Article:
Black and Latino men are underrepresented in online prostate cancer resources

Newswise — February 42022 – Despite their higher risks of advanced prostate cancer, black and Latino men are underrepresented on websites and in online videos providing information and education about prostate cancer, reports a study in The Journal of Urology®an official journal of the American Urological Association (AUA). The journal is published in the Lippincott portfolio by Wolters Kluwer.

“Online media has significant potential for educating the public and addressing health disparities,” comments lead author Stacy Loeb, MD, MSc, PhD (Hon), of the University of New York Langone Health. “However, most prostate cancer content online lacks racial/ethnic diversity and is not easily understandable to non-health professional consumers.”

Content lacks black and Latin representation; quality and readability issues

The study is one of the first to examine racial/ethnic representation and the quality of prostate cancer information online. Representation is key because black men have the highest prostate cancer risk and mortality, while Latinx men are more likely to be diagnosed at a later stage and less likely to receive care recommended by the lines. guidelines for prostate cancer.

Dr. Loeb and his colleagues searched Google and YouTube to identify websites and videos providing information about prostate cancer. The analysis focused on resources representing people – human or animate – who were then categorized according to their perceived race/ethnicity through a consensus process with various community stakeholders. The study involved researchers from nine institutions across the United States.

The analysis included a total of 81 websites and 127 YouTube videos about prostate cancer. Of the approximately 1,500 people represented in these resources, the perceived racial breakdown was 55% white, 9% black, and 8% Asian. (For 28% of those depicted, race was categorized as unknown or undetermined.) Perceived ethnicity was Latinx in only 1% of people in online content.

Overall, 37% of websites and 24% of videos had a perceived representation of black adults. Latinx people were represented in only 10% of websites and 5.5% of videos.

Researchers used validated tools to assess the quality and readability of each online resource. “Few websites or videos had black or Latino representation and high-quality, understandable and actionable information,” write Dr. Loeb and his co-authors. None of the resources describing Black or Latinx people were at the recommended reading level for consumer health information.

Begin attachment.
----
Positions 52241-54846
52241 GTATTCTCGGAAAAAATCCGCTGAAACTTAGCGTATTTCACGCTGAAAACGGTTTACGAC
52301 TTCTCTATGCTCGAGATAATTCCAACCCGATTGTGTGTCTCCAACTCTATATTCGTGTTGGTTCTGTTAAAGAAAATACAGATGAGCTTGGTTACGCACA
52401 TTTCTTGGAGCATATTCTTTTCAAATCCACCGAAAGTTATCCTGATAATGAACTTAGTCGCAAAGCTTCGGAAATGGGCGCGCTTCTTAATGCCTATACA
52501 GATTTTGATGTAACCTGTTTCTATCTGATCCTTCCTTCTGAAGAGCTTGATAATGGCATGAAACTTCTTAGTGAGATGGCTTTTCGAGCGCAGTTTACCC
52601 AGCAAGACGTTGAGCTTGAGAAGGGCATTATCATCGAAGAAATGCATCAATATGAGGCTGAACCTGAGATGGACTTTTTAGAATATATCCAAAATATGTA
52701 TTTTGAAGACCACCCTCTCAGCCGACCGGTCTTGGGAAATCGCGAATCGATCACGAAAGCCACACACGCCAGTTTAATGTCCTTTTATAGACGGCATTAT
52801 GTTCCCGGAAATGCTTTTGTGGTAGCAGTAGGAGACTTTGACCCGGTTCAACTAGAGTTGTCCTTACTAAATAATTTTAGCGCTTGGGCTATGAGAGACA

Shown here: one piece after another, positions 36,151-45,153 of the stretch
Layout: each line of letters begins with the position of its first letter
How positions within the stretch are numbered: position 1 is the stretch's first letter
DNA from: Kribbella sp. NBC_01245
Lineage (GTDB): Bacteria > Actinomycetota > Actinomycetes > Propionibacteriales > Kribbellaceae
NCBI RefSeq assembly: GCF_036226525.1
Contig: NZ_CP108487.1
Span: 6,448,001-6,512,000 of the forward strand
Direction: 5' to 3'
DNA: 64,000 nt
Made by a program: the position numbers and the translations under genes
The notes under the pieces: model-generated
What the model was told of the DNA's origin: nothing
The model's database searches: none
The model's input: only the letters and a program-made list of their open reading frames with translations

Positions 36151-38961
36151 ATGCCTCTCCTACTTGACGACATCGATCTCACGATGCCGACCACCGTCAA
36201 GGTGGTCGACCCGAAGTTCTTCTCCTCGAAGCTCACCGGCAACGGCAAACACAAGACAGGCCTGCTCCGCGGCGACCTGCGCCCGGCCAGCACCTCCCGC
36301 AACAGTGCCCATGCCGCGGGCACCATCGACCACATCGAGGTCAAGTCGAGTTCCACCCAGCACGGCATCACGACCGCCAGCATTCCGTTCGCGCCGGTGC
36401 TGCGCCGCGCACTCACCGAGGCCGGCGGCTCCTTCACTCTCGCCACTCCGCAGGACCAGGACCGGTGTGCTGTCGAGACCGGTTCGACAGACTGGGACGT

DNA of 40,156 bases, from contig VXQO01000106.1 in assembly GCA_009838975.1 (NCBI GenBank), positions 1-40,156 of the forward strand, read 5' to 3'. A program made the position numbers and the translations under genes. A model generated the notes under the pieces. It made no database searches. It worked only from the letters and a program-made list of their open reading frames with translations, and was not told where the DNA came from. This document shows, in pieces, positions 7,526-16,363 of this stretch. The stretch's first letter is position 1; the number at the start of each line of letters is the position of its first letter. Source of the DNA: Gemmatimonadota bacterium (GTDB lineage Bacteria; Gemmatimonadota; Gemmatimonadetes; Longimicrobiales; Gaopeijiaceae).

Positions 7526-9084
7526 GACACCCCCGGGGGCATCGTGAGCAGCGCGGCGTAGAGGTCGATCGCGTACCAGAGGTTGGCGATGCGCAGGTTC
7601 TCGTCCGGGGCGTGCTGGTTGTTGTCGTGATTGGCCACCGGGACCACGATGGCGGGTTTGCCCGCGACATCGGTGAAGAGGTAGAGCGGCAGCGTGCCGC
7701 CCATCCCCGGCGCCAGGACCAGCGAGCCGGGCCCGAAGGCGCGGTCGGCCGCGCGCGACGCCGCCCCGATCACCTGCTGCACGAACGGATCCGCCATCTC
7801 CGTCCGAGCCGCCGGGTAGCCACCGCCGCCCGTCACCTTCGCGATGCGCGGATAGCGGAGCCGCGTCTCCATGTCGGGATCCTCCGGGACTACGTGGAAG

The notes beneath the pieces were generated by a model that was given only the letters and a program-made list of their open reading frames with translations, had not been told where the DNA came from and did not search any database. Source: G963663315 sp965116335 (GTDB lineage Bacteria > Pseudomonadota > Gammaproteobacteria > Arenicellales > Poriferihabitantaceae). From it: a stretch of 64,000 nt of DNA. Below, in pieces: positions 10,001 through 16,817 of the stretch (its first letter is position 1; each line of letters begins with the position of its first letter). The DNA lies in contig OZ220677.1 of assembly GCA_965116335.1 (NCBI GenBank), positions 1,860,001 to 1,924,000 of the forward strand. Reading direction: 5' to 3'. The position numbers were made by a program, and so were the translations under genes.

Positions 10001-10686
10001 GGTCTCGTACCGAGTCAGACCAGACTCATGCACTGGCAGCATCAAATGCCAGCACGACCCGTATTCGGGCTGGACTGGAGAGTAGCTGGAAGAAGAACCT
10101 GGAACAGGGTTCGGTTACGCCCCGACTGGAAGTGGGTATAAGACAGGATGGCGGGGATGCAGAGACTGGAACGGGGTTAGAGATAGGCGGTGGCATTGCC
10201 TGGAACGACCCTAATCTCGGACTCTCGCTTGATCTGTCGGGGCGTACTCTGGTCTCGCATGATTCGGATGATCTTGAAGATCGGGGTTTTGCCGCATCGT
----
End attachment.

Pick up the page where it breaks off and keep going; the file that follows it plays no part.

Only 27% of websites and 17% of videos addressed racial/ethnic disparities in prostate cancer risk. The researchers note that many of the resources reviewed — regardless of Black or Latinx representation — had issues with quality, misinformation, and marketing bias.

Black and Latino men are also more likely to distrust the healthcare system and doctors, and more likely to use online networks such as YouTube. Dr. Loeb and his co-authors conclude, “To realize the full potential of these large online networks, it is important that a greater proportion of websites and videos include representation of racial and ethnic diversity.”

This study was supported by a Health Disparity Research Award from the Department of Defense and the Prostate Cancer Foundation, as well as the Edward Blank and Sharon Cosloy-Blank Family Foundation. Study co-authors are Hala T. Borno, Scarlett Gomez, Joseph Ravenell, Akya Myrie, Tatiana Sanchez Nolasco, Nataliya Byrne, Renee Hanna, Kristian Black, Sabrina Stair, Joseph Macaluso, Dawn Walter, Katherine Siu, Charlotte Samuels, Ashkan Kazemi, Rob Crocker, Robert Sherman, Godfrey Wilson, Derek M. Griffith, and Aisha Langford.

Click here to read “Representation in Online Prostate Cancer Content Lacks Racial and Ethnic Diversity: Implications for Black and Latino Men”.

DOI: 10.1097/JU.0000000000002257


On The Journal of Urology®

The Official Journal of the American Urological Association (AUA), and the most widely read and cited journal in the field, The Journal of Urology® provides robust coverage of the clinically relevant content needed to stay at the forefront of the dynamic field of urology. This premier journal features investigative studies on critical areas of research and practice, investigative articles providing brief editorial commentary on the best and most important literature in urology worldwide, and reports focused on practice on important clinical observations. The Journal of Urology® covers the broad spectrum of urology including pediatric urology, urological cancers, kidney transplantation, male infertility, urinary stones, female urology and neurourology.

About the American Urological Association

Founded in 1902 and headquartered near Baltimore, Maryland, the American Urological Association is one of the leading advocates for the specialty of urology and has nearly 24,000 members worldwide. The AAU is a leading urological association, providing invaluable support to the urological community in pursuit of its mission to foster the highest standards of urological care through education, research and formulation of health care policy. health. To learn more about the AAU, visit:

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